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Chief Rabbi then expressed his congratulations, and pronounced a blessing on our entering into our new abode, and also conveyed his thanks for the good which I did to Israel. On looking round the company, I remarked that there was scarcely a single individual among them, who had not been my patient. It was truly gratifying to

that after all the opposition which I have witnessed from the rabbies, in the establishment of the Hospital, I should at last receive from them this public testimony of their gratitude and consideration for my labours for their good.



Written by the Rev. T. J. Judkin, M.A.
WAKE, Judah, wake! be free!
Thy glorious Conq'ror see!
The mighty word is spoken,
Thy bondage chains are broken :
Hosanna ! wake to liberty.

Rise, Judah, rise! display
Thy beautiful array;
From dungeon glooms of sadness,

Walk forth in light and gladness :
Hosanna! 'tis thy promis'd day.

Thy Captain waves his hand !
To Canaan's happy land !-
To Silo's living fountain !

To Zion's holy mountain !
Hosanna; Jesus gives command.

A thousand voices cheer!
A thousand signs appear!
To point thy coming glory;

A deathless crown hangs o'er thee:
Hosanna! Paradise is near.

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London: Printed at the Operative Jewish Converts' Institution,

Palestine Place, Bethnal Green.


MARCH, 1852.



II. In our quotations from the prophecies respecting the Jewish nation, we shall not attempt any lengthened exposition of the passages brought forward. Those who are opposed to the literal restoration of the Jews, either apply the prophecies which speak of their return to their land, or of their restoration, to their going back from Babylon, or treat them as allegorical, and attempt to apply the bright parts of them to the Christian Church. We shall simply shew that neither of these applications can be made of the prophecies which we now proceed to quote in their chronological order.

The first Prophet who has left us any express prophecy concerning the dispersion of the Israelites, and their final restoration, is Moses.*

“Observations on the Prophecies relating to the Restoration of the Jews, ' by Joseph Eyre, Esq., originally published in 1771.




Levit. xxvi. 32. “ And I will bring the land into desolation ; and


enemies that dwell therein shall be astonished at it.

33. “And I will scatter you among the heathen, and will draw out a sword after you, and your land shall be desolate, and your cities waste.

44. “ And yet for all that, when they be in the land of their enemies, I will not cast them away, neither will I abhor them to destroy them utterly, and to break my covenant with them ; for I am JEHOVAH* their God.

45. “But I will for their sakest remember the covenant of their ancestors, whom I brought forth out of the land of Egypt in the sight of the heathen, that I might be their God: I am Jehovah."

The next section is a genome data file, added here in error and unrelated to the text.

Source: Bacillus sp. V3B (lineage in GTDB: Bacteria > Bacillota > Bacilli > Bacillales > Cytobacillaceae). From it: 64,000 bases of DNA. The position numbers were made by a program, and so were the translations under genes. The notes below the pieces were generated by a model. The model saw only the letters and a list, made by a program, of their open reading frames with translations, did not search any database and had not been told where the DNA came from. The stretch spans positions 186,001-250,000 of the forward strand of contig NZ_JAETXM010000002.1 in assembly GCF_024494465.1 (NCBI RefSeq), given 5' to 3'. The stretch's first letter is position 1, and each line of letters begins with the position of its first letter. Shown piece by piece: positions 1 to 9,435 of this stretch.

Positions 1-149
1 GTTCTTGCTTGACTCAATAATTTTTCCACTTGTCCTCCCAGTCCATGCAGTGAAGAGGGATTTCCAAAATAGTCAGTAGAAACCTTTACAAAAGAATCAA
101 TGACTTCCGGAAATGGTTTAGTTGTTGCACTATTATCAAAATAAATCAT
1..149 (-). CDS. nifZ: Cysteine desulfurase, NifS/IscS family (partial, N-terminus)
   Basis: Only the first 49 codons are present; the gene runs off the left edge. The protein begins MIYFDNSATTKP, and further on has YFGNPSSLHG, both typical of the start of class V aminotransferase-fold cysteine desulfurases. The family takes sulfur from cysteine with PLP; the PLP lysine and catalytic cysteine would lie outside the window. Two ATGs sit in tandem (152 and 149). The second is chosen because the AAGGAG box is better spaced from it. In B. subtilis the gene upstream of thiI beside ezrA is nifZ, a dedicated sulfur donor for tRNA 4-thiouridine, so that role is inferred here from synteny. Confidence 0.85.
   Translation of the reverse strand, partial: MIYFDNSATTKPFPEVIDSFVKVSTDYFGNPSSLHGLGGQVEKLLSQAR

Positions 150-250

Here we have a promise of not abhorring or utterly destroying them ; but of remembering the covenant which the Lord made with their an. cestors, &c. Now the purport of this covenant we find, Gen. xiii. 14, 15, And the Lord said unto Abram, Lift up thine eyes, and look from the place where thou art, northward and southward, and eastward and westward; for all the land which thou seest, to thee will I give it, and to thy seed FÒR

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* So it ought to be translated, not only here, but in all other places of the Old Testament, where the same word occurs ; Jehovah being the proper name which God had assumed, to be distinguished by from all other lords and gods.

+ The words, their sakts, here mean the sake of Abraham, Isaac, and Jacob, mentioned ver. 42. Then will I remember my covenant with Jacob, and also my covenant with Isaac, and also my covenant with Abraham will I remember, and I will remember the land.

Now how this covenant can be said to be remembered, if Israel is to continue dispersed, and to be for ever exeluded from the land here spoken of, is what we can by no means conceive. As to the return from the Babylonish captivity, it will not at all answer the intent of the promise. Because the being restored to their own land for a few

ages, and afterwards for nearly four times as long a period being dispersed among all nations, without any hopes of a return, can never be the true meaning of giving that land to the seed of Abram for ever.


Deut. iv. 27. “ And the Lord shall scatter you among the nations, &c.

29. “But if from thence thou shalt seek the Lord thy God, thou shall find him, if thou seek him with all thy heart and with all thy soul.

30. “ When thou art in tribulation, and all these things are come upon thee, in the latter days, if thou turn to the Lord thy God, and shalt be obedient to his voice :

31. (For the Lord thy God is a merciful God ;) he will not forsake thee, neither destroy thee, nor forget the covenant of thy fathers, which he sware unto them."

This prophecy, as appears by verse 30, relates to the latter days, which in Scripture generally signify the times after the coming of Christ; and, therefore, cannot be applied to the return from the Babylonish captivity.


Deut. xxx. 1. “ And it shall come to pass when all these things come upon thee, the blessing and

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